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What it All Means: Breaking Down the Retirement Tax and Earned Income Tax Credit

Over the past month, and for the foreseeable future, the biggest debate in Lansing is tax relief.

Tax code can be one of the most confusing aspects of state law so 9&10 News wanted to dive deep into some of these buzz terms so you can follow along with the debates.

“A fiscally responsible plan to put money back in people’s pockets by rolling back the retirement tax and boosting the working families tax credit,” said Gov. Gretchen Whitmer.

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“Also known as the Earned Income Tax Credit,” said House Minority Leader Matt Hall.

“The current unfair and unpopular tax on retirees,” said Senate Majority Leader Winnie Brinks.

“A full Earned Income Tax Credit,” said Senate Minority Leader Aric Nesbitt.

“They want us to repeal the retirement tax,” said Speaker of the House Joe Tate.

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Retirement tax. Earned Income Tax Credit.

They are terms at the top of politician mind’s right now but what do they actually mean for Michiganders?

First, the EITC, which is being rebranded as the Working Families Tax Credit.

It is a credit for working families to incentivize people to work. The actual amount tax payers get depends on income and number of dependents. A couple with three or more kids can qualify if they make no more than $59,140.

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Right now, the credit is a federal program but the state matches the federal credit up to 6%. The expansion being discussed in Lansing will jump that to 30%, giving Michiganders five times more from the state to add to your federal credit.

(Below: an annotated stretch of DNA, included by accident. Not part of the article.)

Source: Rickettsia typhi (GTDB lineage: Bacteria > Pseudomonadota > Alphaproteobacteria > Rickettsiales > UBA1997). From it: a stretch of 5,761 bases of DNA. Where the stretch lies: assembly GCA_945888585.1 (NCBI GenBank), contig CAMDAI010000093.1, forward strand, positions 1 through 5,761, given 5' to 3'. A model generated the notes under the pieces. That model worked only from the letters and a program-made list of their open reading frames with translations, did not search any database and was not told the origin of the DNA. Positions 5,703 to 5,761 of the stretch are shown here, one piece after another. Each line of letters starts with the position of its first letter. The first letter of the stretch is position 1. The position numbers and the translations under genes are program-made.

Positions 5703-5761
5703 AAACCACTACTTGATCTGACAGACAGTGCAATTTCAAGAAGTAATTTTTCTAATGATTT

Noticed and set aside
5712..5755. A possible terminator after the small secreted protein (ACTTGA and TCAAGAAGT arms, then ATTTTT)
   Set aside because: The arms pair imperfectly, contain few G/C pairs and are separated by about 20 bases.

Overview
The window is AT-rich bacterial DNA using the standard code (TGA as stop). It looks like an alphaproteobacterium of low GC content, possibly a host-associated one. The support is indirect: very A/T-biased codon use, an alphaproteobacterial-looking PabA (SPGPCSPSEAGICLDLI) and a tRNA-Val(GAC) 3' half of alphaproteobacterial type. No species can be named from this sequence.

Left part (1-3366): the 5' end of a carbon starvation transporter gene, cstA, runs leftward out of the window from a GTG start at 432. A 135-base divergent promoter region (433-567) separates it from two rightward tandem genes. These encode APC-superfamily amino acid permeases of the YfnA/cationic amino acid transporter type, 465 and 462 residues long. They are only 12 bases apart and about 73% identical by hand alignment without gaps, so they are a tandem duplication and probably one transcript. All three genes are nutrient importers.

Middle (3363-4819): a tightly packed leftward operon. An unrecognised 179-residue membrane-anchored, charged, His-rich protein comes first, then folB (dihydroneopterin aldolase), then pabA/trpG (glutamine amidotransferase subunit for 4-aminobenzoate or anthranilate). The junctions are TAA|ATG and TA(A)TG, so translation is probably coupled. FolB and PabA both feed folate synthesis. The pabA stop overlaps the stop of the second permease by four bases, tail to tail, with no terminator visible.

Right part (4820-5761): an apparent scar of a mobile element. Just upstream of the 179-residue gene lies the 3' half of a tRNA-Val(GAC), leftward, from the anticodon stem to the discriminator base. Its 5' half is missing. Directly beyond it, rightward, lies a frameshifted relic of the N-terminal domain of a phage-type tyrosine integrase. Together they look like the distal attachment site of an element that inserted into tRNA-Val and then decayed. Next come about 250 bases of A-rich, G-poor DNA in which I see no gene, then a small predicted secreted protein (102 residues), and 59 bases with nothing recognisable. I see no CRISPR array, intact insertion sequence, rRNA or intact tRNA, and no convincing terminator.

Refund amounts, with the credit, could be more than $7,000 but average around half of that. The state democrats say 700,000 homes, and half the children in the state, will be impacted.

The retirement tax has only been around since 2011, created to help fill a budget shortfall. It imposed a 4.25% tax on pensions and retirement benefits.

Both sides of the aisle want to do away with it but the two chambers have a bit of a timeline disagreement. The House would phase in the repeal over the next four years while the Senate would remove it right away, and only allow taxes on non-pension retirement payments over a certain income threshold.

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The democrats say this would save the average senior $1,000 a year and would impact half a million homes.

The details on these plans are sure to change as they work through Lansing but tax preparers say there is no reason to wait to file, because any changes made later this year can be amended on your tax return.

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